Vegetables

Cauliflower rice

Hi, guys! Somewhere hot days are already over, in other places heat is still on and summer doesn’t want to give up. It’s also unbearably hot in Dubai, but all shopping malls and cafes are air-conditioned here and that’s a true life-saver. Despite the hot days I prepare and eat a hot dish once a day, and today I want to share a simple recipe on how to make cauliflower rice — tasty and healthy alternative to regular rice.
Have you ever taste it? Don’t be skeptical and trust me — you will love it. It is delicious! Adding few ingredients to the plain and for someone tasteless cauliflower and you will get absolutely another vegetable — tasty and aromatic. Cauliflower rice is very easy to cook a low-carb dish, moreover, it’s rich in fiber and how popular to write nowadays — gluten, dairy-free, and vegan (of course if served without any poultry). 
Cauliflower rice with fried turkey tenders
All you need — just blitz medium-size cauliflower florets in a food processor or cut with a knife or grate (in that case it’s more time-consuming) until chopped into tiny pieces. Then sauté with aromatic olive oil, season well and serve by itself as a quick lunch or dinner. For not vegan alternative add some fried turkey or chicken tenders. Enjoy!
Cauliflower rice
 I suggest preparing a good amount to enjoy this healthy meal for a few days. Cauliflower rice sometimes is also called couscous, click to check out my “cauliflower couscous with shrimps” recipe.
Cauliflower rice with capsicums and tomato

Cauliflower rice

  • Servings: 2-3
  • Difficulty: easy
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Tip1For extra crunch: add nuts — roasted almond flakes or silvered; or seeds — sunflower or pumpkin seeds.
Tip 2For non-vegan option: season turkey or chicken stripes/tenders with salt, pepper and mix dry herbs (Italian blend is good), drizzle with oil, leave to marinade, then pan-fry or grill and serve immediately with cauliflower rice.
What You’ll Need
1 medium cauliflower/400-500g
2 tbsp EV olive oil
1 large red onion
2 small capsicums, different colors preferably 
1 medium tomato or 1 tbsp tomato paste
1 tsp sugar
1 garlic clove, minced
1/3 tsp oregano
1/3 tsp marjoram
some fresh thyme leaves, or 1/3 tsp dry
1/3 lemon, juice 
spring onion and/or parsley, chopped
freshly ground sea salt and white pepper to taste
 
 
How to Make It
  1. Wash and roughly chop cauliflower. Using a food processor, blitz cauliflower florets into small/rice-size pieces, but not pureed.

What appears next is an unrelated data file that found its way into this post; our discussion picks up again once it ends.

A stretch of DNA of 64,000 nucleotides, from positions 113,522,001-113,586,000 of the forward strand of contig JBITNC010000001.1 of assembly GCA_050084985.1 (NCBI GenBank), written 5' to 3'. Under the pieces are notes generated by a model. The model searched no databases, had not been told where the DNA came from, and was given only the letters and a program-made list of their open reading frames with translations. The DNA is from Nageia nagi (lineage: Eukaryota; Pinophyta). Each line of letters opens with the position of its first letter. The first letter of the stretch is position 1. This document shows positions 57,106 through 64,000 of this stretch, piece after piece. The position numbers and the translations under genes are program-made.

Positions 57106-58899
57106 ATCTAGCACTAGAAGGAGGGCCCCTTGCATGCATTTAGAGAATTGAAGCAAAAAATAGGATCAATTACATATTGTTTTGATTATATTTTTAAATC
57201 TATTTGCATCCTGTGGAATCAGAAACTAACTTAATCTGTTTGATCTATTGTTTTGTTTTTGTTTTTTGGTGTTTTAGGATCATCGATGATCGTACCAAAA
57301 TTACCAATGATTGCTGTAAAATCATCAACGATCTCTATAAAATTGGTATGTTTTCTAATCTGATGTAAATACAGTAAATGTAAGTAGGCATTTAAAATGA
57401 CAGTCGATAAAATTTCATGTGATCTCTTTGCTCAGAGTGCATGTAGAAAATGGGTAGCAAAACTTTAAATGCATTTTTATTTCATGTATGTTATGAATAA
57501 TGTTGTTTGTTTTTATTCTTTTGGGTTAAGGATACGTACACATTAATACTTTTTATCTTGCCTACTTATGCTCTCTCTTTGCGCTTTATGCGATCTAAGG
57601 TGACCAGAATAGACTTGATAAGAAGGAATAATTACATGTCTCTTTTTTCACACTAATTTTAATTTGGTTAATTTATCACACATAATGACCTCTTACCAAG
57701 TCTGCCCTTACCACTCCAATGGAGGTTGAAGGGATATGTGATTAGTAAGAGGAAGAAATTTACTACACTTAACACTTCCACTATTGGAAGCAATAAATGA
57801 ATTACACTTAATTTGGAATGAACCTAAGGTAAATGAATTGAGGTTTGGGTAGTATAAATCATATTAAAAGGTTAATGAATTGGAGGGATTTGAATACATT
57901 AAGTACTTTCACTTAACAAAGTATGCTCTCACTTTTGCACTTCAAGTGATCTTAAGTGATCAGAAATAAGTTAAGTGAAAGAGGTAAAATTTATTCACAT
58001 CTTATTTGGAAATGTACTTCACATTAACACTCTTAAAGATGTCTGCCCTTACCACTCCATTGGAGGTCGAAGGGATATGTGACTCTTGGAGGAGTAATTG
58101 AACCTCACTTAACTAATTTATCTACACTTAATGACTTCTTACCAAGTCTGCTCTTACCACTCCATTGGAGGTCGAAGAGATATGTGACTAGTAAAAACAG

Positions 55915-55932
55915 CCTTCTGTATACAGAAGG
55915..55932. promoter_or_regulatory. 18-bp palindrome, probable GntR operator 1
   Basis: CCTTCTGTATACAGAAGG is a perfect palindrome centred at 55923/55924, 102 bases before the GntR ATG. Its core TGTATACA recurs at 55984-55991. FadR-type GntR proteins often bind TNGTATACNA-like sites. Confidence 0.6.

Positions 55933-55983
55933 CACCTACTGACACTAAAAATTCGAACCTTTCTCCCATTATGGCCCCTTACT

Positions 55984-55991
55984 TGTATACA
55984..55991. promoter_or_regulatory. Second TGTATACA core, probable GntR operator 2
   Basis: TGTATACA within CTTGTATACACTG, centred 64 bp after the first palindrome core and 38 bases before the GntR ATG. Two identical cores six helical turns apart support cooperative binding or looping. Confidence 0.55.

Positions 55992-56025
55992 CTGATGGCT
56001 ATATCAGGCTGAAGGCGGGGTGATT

2. Cut onion, capsicums, and tomato into small cubes.
  3. In a large frying pan, heat oil and fry onions over medium heat until slightly golden. Add capsicums cubes and tomato or tomato paste along with sugar. Fry for 5 minutes more.
  4. Add garlic and herbs and fry for 1 minute more.
  5. You may skip this step and add cauliflower to the vegetables. At this stage, I prefer to transfer all fried vegetables to a bowl and put a side. Then I add cauliflower to the same pan with some more oil and saute it. Afterward, I return vegetables to the cauliflower rice and saute all together for extra few minutes. 
  6. Add cauliflower, stir a couple of times, cover with a lid for 5-6 minutes. Remove the lid, return back vegetables and continue to saute for 10 minutes more or until cauliflower rice just begins to brown.
  7. When it’s ready – add lemon juice and season to taste. Sprinkle with fresh herbs.
 
Enjoy!

Russian Cabbage stew with mushrooms

What is y our comfort winter food? Is it roasting chicken or meaty stew? Or maybe you are making lots of sweet pies during cold days? Everyone has their own preferences and favorite dishes that warm you up when outside is cold, and undoubtedly, such food should be warm, aromatic and delicious.

 For me, one of such winter dishes is stewed cabbage. The recipe is very simple, easy to cook and affordable. White cabbage is not expensive, and nowadays available all year round. Continue reading

Monastery beetroot salad with coriander seeds

 Hello guys! How is your foodie-blogo-life going on?
I’ve wanted to post this recipe for so long that almost forgot about it. When I was a student I didn’t want to spend much time cooking, so the food was usually prepared well ahead of time, and then reheat, or simple dishes were all the time favorite, like boiled potatoes served with homemade pickles or macaroni a la flot, or famous salad vinegret was cooked pretty often. So, the recipe of this salad I read in one tiny little book with few recipes suitable for the Lent diet, when you’re not allowed to eat meat and dairy products; and I liked it from the first spoon (even though first time I didn’t use neither honey or coriander seeds) and since then I prepare it. I highly suggest not to omit coriander seeds, as they give so much flavor, and the simple beetroot salad turns into something special. And I love the idea that this bright salad can be made all year round and served whether as a starter or a healthy main dish (add some roast fish steaks on a side for the more nourishing meal).